Pesticides continue to be a pervasive threat to California's ecosystems according to a report released by Pesticide Action Network North America (PANNA) and Californians for Pesticide Reform (CPR). The report, Disrupting the Balance: Ecological Impacts of Pesticides in California, calls on the California Environmental Protection Agency and the federal government to ban three pesticides--the organophosphate insecticides diazinon and chlorpyrifos, and the carbamate insecticide carbofuran.
Over the last 30 years, the agrochemical industry has turned from organochlorines such as DDT to these neurotoxic organophosphate and carbamate pesticides. Use of these toxic nerve poisons continues to grow, with an 18% increase in California between 1991 and 1995. In California, some 17 million pounds of organophosphate and carbamate pesticides are applied annually in urban and agricultural settings.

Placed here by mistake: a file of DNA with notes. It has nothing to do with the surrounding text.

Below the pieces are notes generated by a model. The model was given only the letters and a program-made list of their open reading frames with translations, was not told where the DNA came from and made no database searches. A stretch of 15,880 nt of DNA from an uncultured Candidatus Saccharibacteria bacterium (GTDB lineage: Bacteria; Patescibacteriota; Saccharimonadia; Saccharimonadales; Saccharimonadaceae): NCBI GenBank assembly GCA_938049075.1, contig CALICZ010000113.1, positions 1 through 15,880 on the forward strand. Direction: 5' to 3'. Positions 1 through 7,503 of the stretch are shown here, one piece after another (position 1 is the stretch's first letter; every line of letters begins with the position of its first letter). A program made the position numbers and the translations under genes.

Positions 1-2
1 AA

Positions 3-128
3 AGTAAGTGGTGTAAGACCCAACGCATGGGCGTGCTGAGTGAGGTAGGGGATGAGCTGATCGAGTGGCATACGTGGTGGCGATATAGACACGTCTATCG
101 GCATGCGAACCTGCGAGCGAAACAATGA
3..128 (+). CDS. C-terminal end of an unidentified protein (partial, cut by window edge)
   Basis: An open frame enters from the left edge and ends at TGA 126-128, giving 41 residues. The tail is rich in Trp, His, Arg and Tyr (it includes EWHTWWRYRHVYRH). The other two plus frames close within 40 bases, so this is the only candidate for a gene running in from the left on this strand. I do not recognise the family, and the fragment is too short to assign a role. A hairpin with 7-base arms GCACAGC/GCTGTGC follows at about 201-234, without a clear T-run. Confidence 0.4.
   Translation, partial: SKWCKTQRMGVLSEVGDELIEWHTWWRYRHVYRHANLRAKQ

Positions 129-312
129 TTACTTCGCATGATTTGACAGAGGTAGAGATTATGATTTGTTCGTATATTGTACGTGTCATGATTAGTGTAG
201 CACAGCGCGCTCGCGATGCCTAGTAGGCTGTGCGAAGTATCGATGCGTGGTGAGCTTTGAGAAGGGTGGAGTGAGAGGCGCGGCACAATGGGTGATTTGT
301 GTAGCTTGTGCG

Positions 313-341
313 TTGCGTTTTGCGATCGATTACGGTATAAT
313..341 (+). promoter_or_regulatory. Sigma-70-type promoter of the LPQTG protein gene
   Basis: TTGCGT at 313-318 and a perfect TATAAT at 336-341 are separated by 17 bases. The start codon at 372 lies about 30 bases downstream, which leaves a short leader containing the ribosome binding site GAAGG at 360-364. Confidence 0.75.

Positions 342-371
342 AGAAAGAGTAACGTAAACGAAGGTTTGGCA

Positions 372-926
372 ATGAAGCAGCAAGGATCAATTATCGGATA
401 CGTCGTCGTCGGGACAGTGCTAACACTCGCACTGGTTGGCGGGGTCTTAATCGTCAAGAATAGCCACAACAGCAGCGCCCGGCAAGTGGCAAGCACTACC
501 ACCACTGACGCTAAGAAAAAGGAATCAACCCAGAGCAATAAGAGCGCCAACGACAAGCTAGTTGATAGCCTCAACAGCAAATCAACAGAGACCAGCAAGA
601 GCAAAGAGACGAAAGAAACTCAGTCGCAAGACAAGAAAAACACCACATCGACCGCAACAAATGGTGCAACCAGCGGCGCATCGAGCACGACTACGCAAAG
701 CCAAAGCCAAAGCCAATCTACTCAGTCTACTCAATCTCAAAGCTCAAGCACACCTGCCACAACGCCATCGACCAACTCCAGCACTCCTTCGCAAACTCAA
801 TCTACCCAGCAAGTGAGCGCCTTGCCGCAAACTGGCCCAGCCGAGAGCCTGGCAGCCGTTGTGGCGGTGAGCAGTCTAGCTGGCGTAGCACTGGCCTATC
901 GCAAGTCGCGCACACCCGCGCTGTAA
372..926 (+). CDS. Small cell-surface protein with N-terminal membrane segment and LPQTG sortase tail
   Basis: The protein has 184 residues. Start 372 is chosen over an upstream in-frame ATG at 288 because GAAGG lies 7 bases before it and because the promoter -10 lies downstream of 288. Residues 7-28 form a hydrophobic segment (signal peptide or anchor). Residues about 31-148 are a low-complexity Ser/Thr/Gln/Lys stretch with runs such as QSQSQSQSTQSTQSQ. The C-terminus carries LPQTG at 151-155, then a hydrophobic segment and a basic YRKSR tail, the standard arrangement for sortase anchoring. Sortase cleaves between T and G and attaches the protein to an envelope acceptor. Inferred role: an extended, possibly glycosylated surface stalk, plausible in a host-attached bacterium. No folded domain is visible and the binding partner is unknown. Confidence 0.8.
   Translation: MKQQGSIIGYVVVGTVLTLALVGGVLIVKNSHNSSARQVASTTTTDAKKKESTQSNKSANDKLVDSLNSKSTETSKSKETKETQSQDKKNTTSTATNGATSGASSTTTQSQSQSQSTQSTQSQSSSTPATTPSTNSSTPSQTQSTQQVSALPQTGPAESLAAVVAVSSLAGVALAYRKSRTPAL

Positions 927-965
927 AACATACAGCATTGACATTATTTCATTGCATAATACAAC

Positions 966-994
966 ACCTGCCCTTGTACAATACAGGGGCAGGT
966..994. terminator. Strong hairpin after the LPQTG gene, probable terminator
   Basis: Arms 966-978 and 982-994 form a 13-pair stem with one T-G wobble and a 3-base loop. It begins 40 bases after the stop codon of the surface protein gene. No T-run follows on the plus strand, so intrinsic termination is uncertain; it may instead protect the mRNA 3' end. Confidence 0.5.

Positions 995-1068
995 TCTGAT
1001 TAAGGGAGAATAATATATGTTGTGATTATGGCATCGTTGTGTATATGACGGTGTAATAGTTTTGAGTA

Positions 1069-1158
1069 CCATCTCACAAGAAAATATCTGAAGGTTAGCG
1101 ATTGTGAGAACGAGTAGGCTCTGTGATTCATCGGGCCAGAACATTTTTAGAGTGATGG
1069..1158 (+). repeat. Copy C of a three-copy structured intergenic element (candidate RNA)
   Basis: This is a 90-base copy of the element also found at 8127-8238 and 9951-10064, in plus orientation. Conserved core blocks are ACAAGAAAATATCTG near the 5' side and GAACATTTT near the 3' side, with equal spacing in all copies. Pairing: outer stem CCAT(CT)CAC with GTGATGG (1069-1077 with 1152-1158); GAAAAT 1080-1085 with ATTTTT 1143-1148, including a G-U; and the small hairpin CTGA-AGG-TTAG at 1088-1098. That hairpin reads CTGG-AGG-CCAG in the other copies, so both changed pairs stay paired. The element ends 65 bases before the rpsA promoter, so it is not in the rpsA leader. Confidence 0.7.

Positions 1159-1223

The report's specific findings include:
The report also reveals that pesticides are used routinely in national wildlife refuges, despite laws mandating that protection of wildlife and the environment take highest priority in these areas. In the Klamath Basin National Wildlife Refuge, pesticides that are toxic to wildlife are routinely used on potatoes, sugar beets, and onions grown within the refuge. In 1992, five bald eagles died from secondary exposure when the organophosphate terbufos was applied to sugar beets in the refuge. A new integrated pest management plan developed for the refuge still permits the use of a number of neurotoxic or endocrine-disrupting pesticides.
Some bird and fish species are already being impacted by pressures such as habitat loss. Disrupting the Balance warns that the deaths of even a few individuals from pesticides can push the entire species that much closer to extinction or prevent their recovery.
The report concludes with a chapter called "Restoring the Balance," which provides a brief overview of ecologically-based pest management strategies that represent a long-term, sustainable solution to controlling pests without using toxic chemicals.
The report is available at http://www.panna.org.
Hard copies of the report are free to California residents and US$10 for all others.
Pesticide Action Network North America
49 Powell Street #500, San Francisco, CA 94102
phone (415) 981-1771
fax (415) 981-1991